For many people, Barbara Ann Scott was just a name, albeit a famous one. For me, she embodied many of the qualities I admire -- tenacity, intelligence, excellence, charm, humility, eloquence and a killer sense of humour.
And so many accomplishments at such a young age: Olympic champion in 1948; four-time Canadian champion; and two-time North American, European and world champion.
The accolades off the ice followed, from the Lou Marsh Trophy to membership in the Olympic Hall of Fame to our national Sports Hall of Fame and the Order of Canada among many others.
The crazy thing is, if you ever got the chance to speak with Barbara Ann, she made you feel as if you were doing her the favour by showing an interest in her.
I will never forget the hour-long phone call I had with Barbara Ann and her husband Tommy King when I last spoke with her a little over two years ago to interview her for my book.
She was genuinely pleased to think that anybody cared about her story. Are you kidding?
I was thrilled to be speaking with an honest-to-goodness legend.
I loved the pride in Tommy's voice when he shared with me a comment from Wayne Gretzky. Barbara Ann was one of the eight Olympic flag bearers at Vancouver in 2010 and they were all assembled in a secret location when Wayne Gretzky walked in and said: "My, my, the two greatest skaters of all-time -- Bobby Orr and Barbara Ann Scott."
Barbara Ann shared with me a story of writing letters to Santa Claus via a radio station when she was a very little girl to ask for two things: skates and a horse. She got white skates for Christmas as a six-year old but, with an ear infection, could only wear them in bed until she recovered. She admitted to me, with a chuckle, that she did have a first pair of skates, but she wouldn't wear them. They were black with double runners and clearly all wrong.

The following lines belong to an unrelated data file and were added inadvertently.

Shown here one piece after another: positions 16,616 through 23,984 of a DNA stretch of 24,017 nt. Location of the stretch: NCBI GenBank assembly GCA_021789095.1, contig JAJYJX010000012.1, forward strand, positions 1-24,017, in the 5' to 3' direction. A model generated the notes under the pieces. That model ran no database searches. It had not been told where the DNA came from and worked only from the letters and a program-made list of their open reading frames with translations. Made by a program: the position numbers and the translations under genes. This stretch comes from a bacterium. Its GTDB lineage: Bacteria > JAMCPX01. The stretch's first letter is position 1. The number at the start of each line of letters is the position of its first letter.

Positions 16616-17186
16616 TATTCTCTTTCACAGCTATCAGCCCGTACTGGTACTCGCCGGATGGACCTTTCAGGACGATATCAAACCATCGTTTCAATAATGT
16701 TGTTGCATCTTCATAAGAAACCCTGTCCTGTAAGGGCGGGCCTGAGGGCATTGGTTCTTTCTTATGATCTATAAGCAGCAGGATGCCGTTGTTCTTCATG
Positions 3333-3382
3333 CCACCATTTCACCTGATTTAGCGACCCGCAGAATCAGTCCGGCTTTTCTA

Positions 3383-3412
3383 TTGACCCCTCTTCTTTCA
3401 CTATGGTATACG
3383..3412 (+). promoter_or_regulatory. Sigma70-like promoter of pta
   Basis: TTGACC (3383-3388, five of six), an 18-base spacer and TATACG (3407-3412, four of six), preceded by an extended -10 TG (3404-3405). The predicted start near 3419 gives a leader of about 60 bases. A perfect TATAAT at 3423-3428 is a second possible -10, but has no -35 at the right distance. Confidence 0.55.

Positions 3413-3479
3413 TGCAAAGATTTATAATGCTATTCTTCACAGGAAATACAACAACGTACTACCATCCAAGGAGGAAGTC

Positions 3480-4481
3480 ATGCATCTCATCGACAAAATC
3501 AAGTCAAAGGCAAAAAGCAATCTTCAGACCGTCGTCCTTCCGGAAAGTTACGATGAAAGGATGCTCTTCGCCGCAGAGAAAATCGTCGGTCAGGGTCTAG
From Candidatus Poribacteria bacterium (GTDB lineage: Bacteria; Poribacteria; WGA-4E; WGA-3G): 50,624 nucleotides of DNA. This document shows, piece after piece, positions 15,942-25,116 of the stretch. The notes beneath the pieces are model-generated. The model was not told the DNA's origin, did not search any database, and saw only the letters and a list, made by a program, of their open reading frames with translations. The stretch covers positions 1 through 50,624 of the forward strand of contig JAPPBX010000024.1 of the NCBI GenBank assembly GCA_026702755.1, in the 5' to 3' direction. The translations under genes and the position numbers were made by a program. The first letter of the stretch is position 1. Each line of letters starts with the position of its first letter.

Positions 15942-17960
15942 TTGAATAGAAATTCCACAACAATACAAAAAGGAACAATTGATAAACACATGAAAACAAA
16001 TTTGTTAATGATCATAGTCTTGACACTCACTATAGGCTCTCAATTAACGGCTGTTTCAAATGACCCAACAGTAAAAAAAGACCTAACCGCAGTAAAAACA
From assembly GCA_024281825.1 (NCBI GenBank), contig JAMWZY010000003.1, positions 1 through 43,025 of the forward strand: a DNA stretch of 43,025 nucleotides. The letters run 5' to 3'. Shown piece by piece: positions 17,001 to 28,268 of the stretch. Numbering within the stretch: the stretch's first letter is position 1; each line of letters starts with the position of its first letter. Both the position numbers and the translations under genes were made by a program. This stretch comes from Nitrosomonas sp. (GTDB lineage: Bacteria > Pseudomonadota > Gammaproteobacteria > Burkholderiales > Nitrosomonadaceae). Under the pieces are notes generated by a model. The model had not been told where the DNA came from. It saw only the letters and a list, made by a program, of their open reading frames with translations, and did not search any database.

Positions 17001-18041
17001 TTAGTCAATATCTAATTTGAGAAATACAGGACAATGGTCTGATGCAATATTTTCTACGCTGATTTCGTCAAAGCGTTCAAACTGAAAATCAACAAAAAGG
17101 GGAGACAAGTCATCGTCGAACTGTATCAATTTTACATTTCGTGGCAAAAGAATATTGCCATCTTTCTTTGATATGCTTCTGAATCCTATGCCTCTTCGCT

Once she hit the ice in earnest, she was a force to be reckoned with. I am often asked if I thought, if Barbara Ann could have competed today, would she have been as successful?
She was an extraordinary talent, to be sure. But beyond that, she had the heart of a champion. She possessed the courage a person needs to, unapologetically, be the best.
I asked her in the spring of 2010 to finish the statement, "I am..."
Barbara Ann said: "I feel now like one of the most fortunate people in the whole world. I had the opportunity to do what I wanted and what I wanted to do was skate."
I, somehow, think we were the fortunate ones.
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